The Caretaker’s Daughter

I learned about sex on the swings at my Grandfather’s
farm. Pumped, watched the tongues of my polka-dot
Keds, dizzy spinning in Ozark sun dangerously close to
torching my toes every time I went high, ballerina pointing.

The caretaker’s daughter, Faith Jancey, said
well we did it the same summer she let me try her
taffeta dress. I danced on dry grass in fuchsia, sounding
like crispy leaves, imagining tan legs and ninth grade

high heels. She wore coconut suntan lotion and a halter. Only
that morning, taking breakfast scraps to the pigs, I saw her
come out of the house and kiss Kinny good-bye. Barefoot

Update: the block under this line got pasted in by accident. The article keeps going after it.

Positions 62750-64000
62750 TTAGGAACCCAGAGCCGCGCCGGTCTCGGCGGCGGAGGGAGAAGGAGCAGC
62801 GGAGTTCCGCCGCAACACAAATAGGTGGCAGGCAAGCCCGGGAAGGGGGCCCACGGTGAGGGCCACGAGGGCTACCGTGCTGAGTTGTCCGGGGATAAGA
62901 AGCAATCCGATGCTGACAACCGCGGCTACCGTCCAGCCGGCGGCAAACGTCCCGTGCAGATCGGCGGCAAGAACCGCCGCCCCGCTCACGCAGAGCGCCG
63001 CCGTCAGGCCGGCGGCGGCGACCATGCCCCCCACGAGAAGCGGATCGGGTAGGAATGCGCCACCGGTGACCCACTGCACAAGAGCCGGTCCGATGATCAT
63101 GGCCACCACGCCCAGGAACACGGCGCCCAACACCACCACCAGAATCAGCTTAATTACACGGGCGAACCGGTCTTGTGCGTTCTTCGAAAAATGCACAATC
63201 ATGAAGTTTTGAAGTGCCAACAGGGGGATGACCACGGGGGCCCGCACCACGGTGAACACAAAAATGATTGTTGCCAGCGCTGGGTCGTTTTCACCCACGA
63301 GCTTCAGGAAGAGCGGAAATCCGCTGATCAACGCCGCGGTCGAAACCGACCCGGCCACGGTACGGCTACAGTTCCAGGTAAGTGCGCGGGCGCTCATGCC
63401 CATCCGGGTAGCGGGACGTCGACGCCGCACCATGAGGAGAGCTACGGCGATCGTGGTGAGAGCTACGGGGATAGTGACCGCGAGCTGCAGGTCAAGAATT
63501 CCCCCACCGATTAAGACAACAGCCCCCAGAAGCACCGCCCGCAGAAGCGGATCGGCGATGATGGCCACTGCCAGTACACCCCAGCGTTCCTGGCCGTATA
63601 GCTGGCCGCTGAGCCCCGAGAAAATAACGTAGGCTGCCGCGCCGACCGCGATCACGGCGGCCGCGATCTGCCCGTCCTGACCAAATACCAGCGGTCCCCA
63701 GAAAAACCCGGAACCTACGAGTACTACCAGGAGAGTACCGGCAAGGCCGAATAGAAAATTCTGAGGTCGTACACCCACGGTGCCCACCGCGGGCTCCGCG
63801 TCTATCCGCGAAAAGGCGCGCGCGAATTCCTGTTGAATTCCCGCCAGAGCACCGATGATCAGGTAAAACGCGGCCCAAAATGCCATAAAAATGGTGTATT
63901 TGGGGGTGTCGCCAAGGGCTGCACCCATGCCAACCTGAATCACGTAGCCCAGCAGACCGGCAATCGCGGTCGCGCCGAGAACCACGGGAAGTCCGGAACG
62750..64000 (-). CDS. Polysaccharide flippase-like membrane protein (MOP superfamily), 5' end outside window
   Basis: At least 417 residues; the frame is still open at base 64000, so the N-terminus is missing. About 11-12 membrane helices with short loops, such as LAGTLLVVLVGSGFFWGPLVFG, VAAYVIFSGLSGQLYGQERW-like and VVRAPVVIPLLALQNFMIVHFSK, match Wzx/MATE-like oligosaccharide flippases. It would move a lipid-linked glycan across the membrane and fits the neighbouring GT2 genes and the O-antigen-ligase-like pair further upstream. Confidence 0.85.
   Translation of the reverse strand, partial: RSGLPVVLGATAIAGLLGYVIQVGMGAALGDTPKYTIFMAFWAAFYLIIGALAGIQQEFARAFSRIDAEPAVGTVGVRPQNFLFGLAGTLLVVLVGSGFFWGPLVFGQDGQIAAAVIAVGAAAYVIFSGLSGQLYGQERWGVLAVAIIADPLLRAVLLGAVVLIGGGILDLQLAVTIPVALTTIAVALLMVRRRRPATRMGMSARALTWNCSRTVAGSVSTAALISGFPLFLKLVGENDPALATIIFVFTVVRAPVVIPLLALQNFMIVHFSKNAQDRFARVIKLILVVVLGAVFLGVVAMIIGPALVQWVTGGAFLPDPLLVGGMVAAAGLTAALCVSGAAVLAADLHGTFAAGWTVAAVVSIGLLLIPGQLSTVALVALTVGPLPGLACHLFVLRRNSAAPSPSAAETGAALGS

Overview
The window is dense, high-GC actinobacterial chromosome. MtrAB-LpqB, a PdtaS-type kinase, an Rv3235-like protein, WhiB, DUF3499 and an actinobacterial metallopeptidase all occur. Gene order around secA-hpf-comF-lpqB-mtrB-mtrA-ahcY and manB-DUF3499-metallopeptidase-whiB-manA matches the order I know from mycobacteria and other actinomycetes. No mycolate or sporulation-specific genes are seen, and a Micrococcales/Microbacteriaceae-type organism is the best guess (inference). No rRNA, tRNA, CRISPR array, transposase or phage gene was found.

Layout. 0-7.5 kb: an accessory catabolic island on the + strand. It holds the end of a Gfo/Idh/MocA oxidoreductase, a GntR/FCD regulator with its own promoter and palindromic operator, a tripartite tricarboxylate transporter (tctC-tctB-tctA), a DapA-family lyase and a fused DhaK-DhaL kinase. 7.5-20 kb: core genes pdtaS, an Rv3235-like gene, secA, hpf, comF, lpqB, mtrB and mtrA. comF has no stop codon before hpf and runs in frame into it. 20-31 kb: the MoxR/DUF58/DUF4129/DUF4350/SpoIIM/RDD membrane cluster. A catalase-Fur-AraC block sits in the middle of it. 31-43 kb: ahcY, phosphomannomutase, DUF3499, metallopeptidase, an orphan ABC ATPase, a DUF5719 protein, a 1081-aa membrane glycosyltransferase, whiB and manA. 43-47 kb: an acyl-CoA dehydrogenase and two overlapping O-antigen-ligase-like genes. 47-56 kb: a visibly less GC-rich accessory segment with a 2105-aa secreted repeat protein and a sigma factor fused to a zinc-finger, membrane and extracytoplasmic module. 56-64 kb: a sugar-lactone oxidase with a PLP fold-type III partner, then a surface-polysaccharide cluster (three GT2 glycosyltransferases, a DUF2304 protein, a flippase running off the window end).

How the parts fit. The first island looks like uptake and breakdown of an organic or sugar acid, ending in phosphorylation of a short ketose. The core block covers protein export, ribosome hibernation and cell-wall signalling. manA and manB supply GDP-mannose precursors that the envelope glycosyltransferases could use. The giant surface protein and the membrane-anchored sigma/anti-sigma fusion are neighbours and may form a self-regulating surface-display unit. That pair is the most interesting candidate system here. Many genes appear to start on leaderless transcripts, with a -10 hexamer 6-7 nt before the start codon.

in the dirt, I fed last night’s corn cobs to ponies whose huge

square teeth grazed my hand. Kinny’s long hair framed his head,
didn’t swing even though the kiss went forever. His face
was like a television set, but I said nothing, not even hi, Faith, just
put my shoes back on when he drove down Glade Chapel Road.

We had sour cream and onion potato chips for breakfast she said,
and I was quiet swinging but powerful on the play-ground
all fall knowing doing it means you can eat potato chips
and drink coke for breakfast like Faith said I couldn’t wait.


First published in New Delta Review